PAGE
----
Green diesel is on the move, and a recent demonstration tour showed Southeastern audiences just how far the biobased fuel can go.
ALABAMA BCIA ANNOUNCES COMMERCIAL PRODUCER OF THE YEAR
The Alabama Beef Cattle Improvement Association (BCIA) recently named the 2012 Commercial Producer of the Year during their Annual Meeting and Awards Program held in conjunction with the 70th Annual Alabama Cattlemen's Association Convention in Birmingham.
TOWN CREEK WELCOMES CAPACITY CROWD TO SALE
Cattlemen from the southern tier of the U.S. convincingly endorsed the Town Creek Farm Sale offering on October 19, 2013, in West Point, Miss.
IT'S THE PITTS -- LANDMARKS AND LANDLORDS
It's better to know the country than to be the best cowboy. I don't know who first uttered those words but he or she was sure cow savvy.
ADDITIONAL VITAMINS NEEDED BEYOND BREEDING SECTOR
Over the last few issues we have taken an in-depth look at vitamin nutrition in beef cattle primarily those cattle in the cow-calf sector of the production pipeline. As we look past the breeding and calf production part of the industry and consider the next stages, stocker, preconditioning/background and feedlot stages we start seeing a need for more than just the basics A, D and E.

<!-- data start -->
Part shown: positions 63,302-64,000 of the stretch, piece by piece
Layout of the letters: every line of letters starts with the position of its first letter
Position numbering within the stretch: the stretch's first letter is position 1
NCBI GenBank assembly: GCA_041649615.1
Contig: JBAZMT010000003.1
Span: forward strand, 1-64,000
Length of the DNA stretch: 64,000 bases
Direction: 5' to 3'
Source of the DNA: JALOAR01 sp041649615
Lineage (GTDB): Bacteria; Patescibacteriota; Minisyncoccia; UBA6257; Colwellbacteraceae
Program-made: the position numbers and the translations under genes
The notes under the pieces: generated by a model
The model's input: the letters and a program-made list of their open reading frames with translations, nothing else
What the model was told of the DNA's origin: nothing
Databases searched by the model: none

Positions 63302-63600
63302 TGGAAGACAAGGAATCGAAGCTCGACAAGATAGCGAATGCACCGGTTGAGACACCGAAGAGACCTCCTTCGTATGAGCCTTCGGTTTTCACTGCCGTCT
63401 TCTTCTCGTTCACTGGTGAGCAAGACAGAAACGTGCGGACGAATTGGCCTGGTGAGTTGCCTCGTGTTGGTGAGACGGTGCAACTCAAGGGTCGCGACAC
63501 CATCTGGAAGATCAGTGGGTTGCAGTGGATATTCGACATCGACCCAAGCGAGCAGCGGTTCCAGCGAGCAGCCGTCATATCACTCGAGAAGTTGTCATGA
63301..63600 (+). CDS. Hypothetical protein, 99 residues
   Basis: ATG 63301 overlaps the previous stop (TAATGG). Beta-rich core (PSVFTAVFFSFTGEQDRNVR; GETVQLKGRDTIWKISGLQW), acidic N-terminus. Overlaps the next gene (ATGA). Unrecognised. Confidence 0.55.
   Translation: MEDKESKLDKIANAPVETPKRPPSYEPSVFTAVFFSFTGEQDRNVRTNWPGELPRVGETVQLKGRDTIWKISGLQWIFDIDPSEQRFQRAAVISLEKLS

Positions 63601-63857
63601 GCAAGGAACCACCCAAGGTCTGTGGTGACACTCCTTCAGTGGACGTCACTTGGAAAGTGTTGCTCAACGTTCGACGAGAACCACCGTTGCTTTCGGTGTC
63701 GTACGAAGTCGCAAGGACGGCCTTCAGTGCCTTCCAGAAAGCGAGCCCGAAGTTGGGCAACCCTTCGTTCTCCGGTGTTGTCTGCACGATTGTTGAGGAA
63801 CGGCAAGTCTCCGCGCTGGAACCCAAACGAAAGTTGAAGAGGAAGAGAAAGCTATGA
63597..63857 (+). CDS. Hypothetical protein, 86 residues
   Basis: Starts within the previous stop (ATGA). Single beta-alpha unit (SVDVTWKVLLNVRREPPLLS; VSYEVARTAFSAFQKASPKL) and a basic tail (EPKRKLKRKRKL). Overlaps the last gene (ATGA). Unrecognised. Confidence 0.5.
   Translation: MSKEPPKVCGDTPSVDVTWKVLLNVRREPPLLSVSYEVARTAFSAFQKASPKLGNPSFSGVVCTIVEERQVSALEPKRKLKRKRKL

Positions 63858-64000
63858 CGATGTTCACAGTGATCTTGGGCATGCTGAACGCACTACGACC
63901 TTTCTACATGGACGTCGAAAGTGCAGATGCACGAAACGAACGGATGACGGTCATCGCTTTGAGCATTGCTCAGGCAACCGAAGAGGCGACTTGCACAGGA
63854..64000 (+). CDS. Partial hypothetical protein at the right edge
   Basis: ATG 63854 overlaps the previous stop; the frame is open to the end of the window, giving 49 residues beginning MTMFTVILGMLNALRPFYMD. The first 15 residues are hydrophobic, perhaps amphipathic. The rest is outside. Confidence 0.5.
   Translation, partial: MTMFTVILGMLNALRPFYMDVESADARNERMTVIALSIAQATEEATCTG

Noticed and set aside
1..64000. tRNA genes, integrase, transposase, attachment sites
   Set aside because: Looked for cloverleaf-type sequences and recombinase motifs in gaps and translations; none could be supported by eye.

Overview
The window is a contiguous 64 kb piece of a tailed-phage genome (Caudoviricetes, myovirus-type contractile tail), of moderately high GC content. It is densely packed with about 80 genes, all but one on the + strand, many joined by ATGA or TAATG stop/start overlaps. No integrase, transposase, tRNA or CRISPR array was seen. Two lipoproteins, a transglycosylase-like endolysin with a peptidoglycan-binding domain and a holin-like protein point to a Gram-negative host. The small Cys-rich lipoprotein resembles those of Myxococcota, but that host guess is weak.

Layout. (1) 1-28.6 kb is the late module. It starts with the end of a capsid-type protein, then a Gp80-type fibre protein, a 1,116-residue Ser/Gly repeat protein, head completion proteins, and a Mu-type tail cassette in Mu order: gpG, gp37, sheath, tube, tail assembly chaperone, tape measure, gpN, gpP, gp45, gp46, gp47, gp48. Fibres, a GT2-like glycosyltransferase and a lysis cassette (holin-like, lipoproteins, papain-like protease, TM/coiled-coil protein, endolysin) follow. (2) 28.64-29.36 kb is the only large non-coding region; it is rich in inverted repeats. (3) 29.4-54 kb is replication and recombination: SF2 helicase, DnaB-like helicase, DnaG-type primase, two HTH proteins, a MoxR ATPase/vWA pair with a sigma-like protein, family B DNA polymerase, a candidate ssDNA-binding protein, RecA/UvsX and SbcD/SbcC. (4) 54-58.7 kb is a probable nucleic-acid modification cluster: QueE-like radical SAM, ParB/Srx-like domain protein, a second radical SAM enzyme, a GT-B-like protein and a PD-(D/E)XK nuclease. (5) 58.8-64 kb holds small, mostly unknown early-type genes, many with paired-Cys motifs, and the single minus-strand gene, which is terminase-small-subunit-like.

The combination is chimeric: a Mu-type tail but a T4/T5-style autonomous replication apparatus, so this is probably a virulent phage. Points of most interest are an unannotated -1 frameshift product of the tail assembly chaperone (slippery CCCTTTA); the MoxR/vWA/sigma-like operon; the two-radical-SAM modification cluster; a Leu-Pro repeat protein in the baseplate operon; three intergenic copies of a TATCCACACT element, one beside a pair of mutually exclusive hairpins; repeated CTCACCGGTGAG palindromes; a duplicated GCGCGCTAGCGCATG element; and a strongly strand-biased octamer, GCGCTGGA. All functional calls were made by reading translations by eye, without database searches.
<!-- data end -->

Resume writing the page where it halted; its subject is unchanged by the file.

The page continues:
HUNTIN' DAYLIGHT -- MARKETING UPTURN OFFERS OPTIONS
Large numbers of un-weaned calves are still making their way to the local auction markets as many cow-calf producers view prices as too high not to sell calves now, says Andrew P. Griffith, University of Tennessee agricultural economist in his November 8 marketing comments. Is marketing calves now instead of backgrounding the most profitable decision?
J & T BEEFMASTER PRODUCTION SALE AVERAGES $5,551
The J & T Beefmaster Production Sale was held October 5, 2013 in Savannah, Tenn.
MILLER BRANGUS BULL SALE AVERAGES $3,488 ON 60 LOTS
Buyers from 11 states converged on Miller Brangus, Waynesboro, Tenn. on a beautiful fall day to bid on and purchase an outstanding set of registered Brangus females and bulls.
BULL DEMAND STRONG AT SALACOA VALLEY FARM
A standing room only crowd from nine states snapped up the Salacoa Valley Bull Sale offering in Georgia, at a rapid pace.
REGISTRATION OPEN FOR VALUE-ADDED BEEF CONFERENCE
Registration is now open for the state's first value-added beef conference. Organizers of this new educational opportunity for beef producers are designing the event to help the growing number of producers and entrepreneurs interested in directly marketing beef products to consumers, restaurants and retail outlets.
NCBA KICKS OFF 2013 FALL MEMBERSHIP DRIVE